When you hear, you perceive a noise made by someone or something — like a person’s voice, the song of a bird, or the torturous sound of a ticking clock on a sleepless night.

While hear generally means to perceive a noise, it has several senses, including to listen carefully, as to a story. If you hear from someone, they have contacted you in some way, such as by phone call, email, or even snail mail. A judge will also hear a case when she presides over a trial. And when you hear the news, you’ve gotten information or found something out. But you didn’t hear it from me.

Definitions of hear

v perceive (sound) via the auditory sense

catch, overhear, take in
hear, usually without the knowledge of the speakers
catch, get
perceive by hearing
Type of:
comprehend, perceive
to become aware of through the senses

v receive a communication from someone

“We heard nothing from our son for five years”
Type of:
pick up, receive
register (perceptual input)

v get to know or become aware of, usually accidentally

discover, find out, get a line, get wind, get word, learn, pick up, see
find, see, witness
perceive or be contemporaneous with
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get the goods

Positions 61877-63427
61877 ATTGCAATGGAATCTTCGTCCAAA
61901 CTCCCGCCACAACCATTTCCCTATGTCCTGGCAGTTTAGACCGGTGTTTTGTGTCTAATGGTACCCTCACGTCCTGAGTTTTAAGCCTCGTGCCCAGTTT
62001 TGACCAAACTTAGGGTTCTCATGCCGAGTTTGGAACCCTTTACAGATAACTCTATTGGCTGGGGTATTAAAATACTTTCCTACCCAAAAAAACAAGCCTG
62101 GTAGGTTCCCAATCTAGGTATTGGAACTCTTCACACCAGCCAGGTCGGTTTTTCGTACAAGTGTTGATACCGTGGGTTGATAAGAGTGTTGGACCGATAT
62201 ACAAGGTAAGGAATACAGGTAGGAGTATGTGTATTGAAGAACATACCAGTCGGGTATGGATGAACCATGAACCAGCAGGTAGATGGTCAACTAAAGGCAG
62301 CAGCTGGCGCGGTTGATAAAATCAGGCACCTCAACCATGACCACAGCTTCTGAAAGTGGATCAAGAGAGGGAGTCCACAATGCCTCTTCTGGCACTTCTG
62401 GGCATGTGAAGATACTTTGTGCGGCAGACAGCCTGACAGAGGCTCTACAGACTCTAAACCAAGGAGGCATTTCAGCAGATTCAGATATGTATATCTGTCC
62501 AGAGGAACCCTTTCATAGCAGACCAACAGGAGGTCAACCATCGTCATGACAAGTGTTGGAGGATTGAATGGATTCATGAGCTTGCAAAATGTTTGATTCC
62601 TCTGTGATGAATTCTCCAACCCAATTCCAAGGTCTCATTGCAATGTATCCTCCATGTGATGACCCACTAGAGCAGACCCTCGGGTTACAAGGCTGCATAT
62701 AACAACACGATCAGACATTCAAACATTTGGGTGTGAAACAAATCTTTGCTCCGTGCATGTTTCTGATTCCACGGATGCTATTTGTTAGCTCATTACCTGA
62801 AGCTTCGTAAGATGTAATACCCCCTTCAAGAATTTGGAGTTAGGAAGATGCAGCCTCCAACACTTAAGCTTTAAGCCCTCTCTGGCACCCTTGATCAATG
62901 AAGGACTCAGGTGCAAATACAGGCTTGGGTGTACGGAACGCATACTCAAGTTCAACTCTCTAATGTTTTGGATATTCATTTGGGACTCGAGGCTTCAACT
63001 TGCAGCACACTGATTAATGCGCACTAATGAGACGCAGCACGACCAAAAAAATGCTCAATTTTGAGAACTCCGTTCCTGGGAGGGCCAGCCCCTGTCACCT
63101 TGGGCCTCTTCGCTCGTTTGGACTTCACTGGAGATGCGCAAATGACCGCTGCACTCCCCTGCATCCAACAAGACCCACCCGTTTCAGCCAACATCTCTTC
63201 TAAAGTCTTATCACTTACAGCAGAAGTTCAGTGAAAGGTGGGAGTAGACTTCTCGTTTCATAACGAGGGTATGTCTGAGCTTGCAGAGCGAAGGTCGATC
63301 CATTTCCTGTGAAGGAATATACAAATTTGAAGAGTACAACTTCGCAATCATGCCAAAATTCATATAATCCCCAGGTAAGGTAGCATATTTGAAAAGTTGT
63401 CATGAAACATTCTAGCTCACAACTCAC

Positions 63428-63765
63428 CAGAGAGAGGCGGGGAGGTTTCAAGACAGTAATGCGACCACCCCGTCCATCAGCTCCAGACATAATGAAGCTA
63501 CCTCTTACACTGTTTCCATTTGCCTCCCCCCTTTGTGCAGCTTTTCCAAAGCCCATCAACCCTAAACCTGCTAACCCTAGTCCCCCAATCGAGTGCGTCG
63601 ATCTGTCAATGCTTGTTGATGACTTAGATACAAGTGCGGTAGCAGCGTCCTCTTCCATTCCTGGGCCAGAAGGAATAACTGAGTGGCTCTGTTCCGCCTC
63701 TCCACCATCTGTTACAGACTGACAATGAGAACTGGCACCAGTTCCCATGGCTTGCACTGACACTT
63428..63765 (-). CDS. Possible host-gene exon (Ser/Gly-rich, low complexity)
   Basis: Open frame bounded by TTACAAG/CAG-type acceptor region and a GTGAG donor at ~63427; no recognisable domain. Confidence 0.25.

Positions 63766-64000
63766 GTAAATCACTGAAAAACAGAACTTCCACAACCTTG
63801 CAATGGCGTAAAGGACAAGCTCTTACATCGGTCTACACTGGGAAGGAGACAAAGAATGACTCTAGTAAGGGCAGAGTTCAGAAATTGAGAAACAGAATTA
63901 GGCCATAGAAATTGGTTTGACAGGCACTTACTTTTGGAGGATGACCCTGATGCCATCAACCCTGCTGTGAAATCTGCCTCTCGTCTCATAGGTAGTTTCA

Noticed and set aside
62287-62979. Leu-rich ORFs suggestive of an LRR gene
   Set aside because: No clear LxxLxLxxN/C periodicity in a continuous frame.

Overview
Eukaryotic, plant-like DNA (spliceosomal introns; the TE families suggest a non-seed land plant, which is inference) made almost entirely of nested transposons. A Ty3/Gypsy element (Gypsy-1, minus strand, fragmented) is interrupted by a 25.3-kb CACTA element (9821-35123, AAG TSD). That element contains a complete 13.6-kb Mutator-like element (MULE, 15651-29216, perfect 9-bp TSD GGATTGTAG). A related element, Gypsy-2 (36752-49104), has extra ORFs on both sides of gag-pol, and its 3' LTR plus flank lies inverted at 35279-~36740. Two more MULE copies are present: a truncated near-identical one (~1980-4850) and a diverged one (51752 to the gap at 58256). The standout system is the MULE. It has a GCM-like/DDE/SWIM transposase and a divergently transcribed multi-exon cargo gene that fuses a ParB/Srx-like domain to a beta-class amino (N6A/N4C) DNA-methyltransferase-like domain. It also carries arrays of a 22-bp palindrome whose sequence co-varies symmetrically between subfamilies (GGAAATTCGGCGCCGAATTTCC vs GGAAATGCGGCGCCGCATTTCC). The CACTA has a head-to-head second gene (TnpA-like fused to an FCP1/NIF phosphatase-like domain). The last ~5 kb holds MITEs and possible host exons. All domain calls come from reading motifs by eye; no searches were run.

discover some bad or hidden information about
wise up
get wise to
catch, trip up
detect a blunder or misstep
learn or discover with certainty
discover, find
make a discovery
rake up
bring to light
ascertain or learn the price of
ferret, ferret out
search and discover through persistent investigation

v listen and pay attention

“We must hear the expert before we make a decision”
listen, take heed
bend or turn (one's ear) towards a speaker in order to listen well
Type of:
center, centre, concentrate, focus, pore, rivet
direct one's attention on something

v examine or hear (evidence or a case) by judicial process

“The jury had heard all the evidence”
rehear, retry
hear or try a court case anew
Type of:
examine, probe
question or examine thoroughly and closely

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